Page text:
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Improving gut health can be a significant change for physical, mental health

Our gut is an intricate web of various kinds of microorganisms — bacteria, fungi, and other living creatures that are collectively known as gut flora. It sounds a bit intimidating to think of the trillions of living microorganisms inside of you, but these little friends within our bodies play crucial roles in our physical and mental health. 

Beneficial gut microbes order specialized immune cells to produce antiviral proteins that ultimately eliminate external infections, thus supporting our immune systems. Many studies have shown that individuals with an unhealthy function of gut bacteria have a higher chance of developing depression and anxiety. After all, it is no accident that our gut is referred to as our “second brain.”

As a student who struggles with a lot of digestive issues, I can testify that focusing on my gut health has not only helped me to maintain my status as a college student (I would not have been able to continue my classes without knowing how to take care of my gut health), but I believe it has immensely benefited my mental stability. Therefore, when it came to improving my physical as well as mental well-being, a great way for me to start was by paying attention to my gut health.

First, let us talk about the gut microbiome. Imagine you are seeing a forest from above. Forests are clustered with flowering trees and evergreen shrubs, a seemingly thriving wilderness that inhabits many different kinds of species and life forms, each having its own role in maintaining ecological balance. 

At a microscopic level, our gut microbiome is the same. Diverse kinds of bacteria coexist peacefully and are scattered throughout our body, with the largest number found in our small and large intestines. The presence of balanced bacteria in our bodies is significant to maintaining good health.

Over the years, many studies have shown that an imbalanced gut microbiome leads to a number of gastrointestinal conditions, including inflammatory bowel disease (IBD) and irritable bowel syndrome (IBS). It also can contribute to a wider manifestation of diseases like obesity, type 2 diabetes, and atopy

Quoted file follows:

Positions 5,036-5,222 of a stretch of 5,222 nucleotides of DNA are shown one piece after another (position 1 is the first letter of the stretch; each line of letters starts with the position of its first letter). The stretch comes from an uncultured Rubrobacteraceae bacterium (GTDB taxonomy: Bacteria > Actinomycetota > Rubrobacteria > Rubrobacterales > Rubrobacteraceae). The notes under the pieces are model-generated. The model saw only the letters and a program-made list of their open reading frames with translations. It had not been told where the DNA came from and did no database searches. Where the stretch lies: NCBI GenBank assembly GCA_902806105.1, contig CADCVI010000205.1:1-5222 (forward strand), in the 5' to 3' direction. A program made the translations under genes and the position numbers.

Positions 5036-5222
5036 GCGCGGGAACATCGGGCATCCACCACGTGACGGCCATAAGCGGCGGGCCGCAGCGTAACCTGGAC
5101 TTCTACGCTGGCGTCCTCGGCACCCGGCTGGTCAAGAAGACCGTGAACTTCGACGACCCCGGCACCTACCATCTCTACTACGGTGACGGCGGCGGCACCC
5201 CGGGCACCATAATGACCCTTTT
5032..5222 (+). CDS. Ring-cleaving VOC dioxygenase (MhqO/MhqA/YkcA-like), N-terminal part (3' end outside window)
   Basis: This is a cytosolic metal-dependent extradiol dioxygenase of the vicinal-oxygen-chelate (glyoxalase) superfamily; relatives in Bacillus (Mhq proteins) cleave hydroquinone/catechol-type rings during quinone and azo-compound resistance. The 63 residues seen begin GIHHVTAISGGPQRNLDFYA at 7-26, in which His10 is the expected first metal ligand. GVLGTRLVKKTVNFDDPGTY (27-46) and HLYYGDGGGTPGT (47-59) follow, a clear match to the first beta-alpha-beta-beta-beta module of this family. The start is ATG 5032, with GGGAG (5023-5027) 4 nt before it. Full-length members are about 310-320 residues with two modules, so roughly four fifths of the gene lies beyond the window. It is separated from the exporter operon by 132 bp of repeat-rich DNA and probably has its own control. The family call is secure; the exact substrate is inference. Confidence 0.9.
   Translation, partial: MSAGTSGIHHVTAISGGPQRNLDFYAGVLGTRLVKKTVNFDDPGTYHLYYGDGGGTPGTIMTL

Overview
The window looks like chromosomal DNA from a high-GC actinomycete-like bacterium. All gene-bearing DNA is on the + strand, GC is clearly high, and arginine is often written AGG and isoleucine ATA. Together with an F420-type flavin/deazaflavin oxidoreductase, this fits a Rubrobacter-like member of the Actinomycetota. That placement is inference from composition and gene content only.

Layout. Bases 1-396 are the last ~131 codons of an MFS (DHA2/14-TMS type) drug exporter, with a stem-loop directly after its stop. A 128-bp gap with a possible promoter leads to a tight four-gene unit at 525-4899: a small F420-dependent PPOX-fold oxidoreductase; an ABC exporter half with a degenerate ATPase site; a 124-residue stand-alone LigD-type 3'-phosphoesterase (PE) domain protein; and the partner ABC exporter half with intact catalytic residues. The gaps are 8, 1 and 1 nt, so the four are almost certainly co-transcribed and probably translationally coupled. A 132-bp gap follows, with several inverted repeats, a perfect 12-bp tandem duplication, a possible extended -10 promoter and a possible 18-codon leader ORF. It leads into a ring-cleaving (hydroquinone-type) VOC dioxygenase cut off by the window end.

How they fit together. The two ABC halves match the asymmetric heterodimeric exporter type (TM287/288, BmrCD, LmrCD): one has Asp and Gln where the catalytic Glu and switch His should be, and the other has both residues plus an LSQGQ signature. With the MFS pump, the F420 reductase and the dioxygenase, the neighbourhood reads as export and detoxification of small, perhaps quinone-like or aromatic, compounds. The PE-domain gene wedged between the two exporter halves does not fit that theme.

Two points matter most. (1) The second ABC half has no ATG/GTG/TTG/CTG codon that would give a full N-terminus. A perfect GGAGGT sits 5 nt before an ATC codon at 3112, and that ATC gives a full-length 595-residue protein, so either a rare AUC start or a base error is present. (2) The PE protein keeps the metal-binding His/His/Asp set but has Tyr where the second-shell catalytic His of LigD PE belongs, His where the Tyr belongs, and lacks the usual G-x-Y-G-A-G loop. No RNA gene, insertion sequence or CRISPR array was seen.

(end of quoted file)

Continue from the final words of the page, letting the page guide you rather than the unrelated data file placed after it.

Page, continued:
In a study conducted by Stanford scientists, researchers found a link between ulcerative colitis (IBD) and depleted gut microbes. When the researchers compared two groups of patients — one group composed of patients with ulcerative colitis, and a group of people with a noninflammatory gut disease — who had undergone the same corrective surgery, they found that the patients with IBD were missing important gut microbes that keep the inflammation at bay. 

“All healthy people have Ruminococcaceae in their gut, but in the UC pouch patients, members of this family were significantly depleted,” said Habtezion, one of the leading research scientists of the patients with IBD.

Not only is there an association between depleted gut bacteria and a number of physical diseases, there is also a growing amount of evidence showing that poor gut health is directly correlated with an array of mental health issues. 

For decades, scientists around the globe thought depression and anxiety led to gastrointestinal problems, but recent findings conducted by Johns Hopkins University’s researchers tell a different story. It is not depression that leads to less diversity of friendly bacteria in our bodies, but the lack of good bacteria that contributes to depression

By having less variety of friendly bacteria in the digestive system, a person can develop irritations in their gastrointestinal systems, which “sends chemical signals to the central nervous system and trigger mood changes,” according to the university’s medicine department. Therefore, it is increasingly crucial to put more effort into maintaining a balanced gut microbiome to have reduced stress and improved mental stability.